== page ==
Thick stone walls (12 feet thick at one point on south wall)
    Second story room or clerestory above Great Hall built some time in 15th century
  • Chapel Complex: Connected to east wall of keep, probably built ca. 1300; upper part rebuilt in fifteenth century. Three stories. Ground floor, first floor chambers probably living quarters for clerical staff; large chapel on second storey.
  • Curtain Walls and Corner Towers: Originally built ca. 1300, probably heightened in 15th century when ranges (buildings just inside the curtain walls) were added.
  • Southeast Tower: Two storeys, built ca 1300, survive. There is no remaining evidence to tell whether an additional storey was added in the fifteenth-century expansion. Contains one chamber with fireplace and latrine access per floor. Latrines added in 15th century; structure that may be a brewing vat added in ground floor chamber, 16th century.
  • South Range: Ground floor built ca. 1300; first floor ca 1400-25. Ground floor, east to west; small chamber; chamber with ovens; horsemill; two chambers. Ovens and horsemill added 16th century. First floor: four chambers. The two on the west were en-suite and connected to the presence chamber in the keep by a wooden gallery. Suite is identified in 1538 survey as “privy or lady chamber.”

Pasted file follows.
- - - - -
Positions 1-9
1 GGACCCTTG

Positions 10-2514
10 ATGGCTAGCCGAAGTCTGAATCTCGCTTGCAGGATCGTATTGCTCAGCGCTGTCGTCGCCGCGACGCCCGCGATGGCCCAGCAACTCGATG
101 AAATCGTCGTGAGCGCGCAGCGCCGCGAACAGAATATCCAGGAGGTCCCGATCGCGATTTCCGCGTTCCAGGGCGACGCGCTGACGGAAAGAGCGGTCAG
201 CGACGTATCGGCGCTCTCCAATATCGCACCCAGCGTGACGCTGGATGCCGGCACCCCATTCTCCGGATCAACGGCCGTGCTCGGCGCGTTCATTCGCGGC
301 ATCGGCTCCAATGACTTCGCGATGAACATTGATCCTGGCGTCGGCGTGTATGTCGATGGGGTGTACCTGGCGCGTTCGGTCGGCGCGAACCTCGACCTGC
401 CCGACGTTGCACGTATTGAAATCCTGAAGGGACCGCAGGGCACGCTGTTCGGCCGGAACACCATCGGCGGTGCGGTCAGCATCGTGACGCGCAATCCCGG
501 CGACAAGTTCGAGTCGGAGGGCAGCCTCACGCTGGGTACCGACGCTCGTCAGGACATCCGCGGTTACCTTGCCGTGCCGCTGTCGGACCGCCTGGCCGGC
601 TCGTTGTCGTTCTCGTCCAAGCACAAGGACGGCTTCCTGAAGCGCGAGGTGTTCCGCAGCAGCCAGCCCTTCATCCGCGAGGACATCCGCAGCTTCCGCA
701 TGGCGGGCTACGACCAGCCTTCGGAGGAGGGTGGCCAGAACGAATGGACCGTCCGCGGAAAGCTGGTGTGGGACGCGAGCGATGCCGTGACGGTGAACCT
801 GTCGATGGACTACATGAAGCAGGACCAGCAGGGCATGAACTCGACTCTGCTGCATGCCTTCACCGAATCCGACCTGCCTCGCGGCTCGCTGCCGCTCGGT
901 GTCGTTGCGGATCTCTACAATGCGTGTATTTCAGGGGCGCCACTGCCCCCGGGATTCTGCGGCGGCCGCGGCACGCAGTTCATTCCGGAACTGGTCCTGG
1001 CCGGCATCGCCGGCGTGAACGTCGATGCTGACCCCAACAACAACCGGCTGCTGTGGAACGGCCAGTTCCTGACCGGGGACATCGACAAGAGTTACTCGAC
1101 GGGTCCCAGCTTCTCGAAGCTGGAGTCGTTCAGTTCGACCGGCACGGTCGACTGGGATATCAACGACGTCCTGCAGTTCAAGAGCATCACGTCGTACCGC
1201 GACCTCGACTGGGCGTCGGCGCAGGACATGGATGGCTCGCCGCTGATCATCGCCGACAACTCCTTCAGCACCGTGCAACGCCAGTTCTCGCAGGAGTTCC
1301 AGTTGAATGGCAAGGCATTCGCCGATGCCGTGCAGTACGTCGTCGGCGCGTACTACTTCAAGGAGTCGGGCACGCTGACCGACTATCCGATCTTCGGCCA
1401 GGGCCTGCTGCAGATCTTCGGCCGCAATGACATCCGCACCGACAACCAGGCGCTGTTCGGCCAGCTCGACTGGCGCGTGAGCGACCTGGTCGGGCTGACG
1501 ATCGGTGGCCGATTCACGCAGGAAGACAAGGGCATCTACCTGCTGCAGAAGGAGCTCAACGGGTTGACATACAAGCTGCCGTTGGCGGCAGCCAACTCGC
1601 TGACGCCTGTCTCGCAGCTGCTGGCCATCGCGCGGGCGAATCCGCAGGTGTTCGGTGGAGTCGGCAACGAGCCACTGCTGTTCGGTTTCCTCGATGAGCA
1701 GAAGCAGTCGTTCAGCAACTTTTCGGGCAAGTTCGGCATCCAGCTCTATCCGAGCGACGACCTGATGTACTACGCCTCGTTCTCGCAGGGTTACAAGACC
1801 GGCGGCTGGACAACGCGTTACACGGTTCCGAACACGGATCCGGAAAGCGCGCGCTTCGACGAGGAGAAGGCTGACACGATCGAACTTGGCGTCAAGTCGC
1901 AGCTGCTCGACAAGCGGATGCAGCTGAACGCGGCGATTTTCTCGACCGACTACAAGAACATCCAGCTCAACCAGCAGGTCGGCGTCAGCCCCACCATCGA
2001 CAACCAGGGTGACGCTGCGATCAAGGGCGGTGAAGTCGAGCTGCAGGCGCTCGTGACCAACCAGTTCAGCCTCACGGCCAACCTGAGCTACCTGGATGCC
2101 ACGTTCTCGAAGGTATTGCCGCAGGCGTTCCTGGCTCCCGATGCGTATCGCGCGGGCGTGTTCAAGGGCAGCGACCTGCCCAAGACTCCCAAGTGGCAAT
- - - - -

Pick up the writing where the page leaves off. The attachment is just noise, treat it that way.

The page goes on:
• Southwest (“Prince’s”) Tower: Tradition says that Richard III’s only legitimate child was born here. First two storeys built ca 1300; two more storeys added ca. 15th century. Basement and three chambers with fireplaces and separate latrines.
  • West Range: Two storeys; four high-quality chambers with fireplaces and latrines on upper storey; four lesser-quality chambers on ground floor. A central (“garderobe”) tower provided eight latrines as well as two small chambers. At the southern end, the upper storey chamber is identified as “Nursee” (nursery) in the 1538 survey; the ground-floor chamber contains bake-ovens, a later addition.
  • Northwest Tower:The first two storeys were built ca. 1300; the third probably 1400-1425; the top storey and latrine block 1425-1461. The tower contained a basement and three chambers, each with fireplace and latrines.
  • North Range: Lower part of curtain wall built ca 1300; remaining construction probably 1425-1462. Two chambers to the west and one to the east of a central tower on each of two storeys; central tower with latrines and two small chambers. The chambers in this range were used by administrative staff in the sixteenth century and may have served a similar purpose in the fifteenth.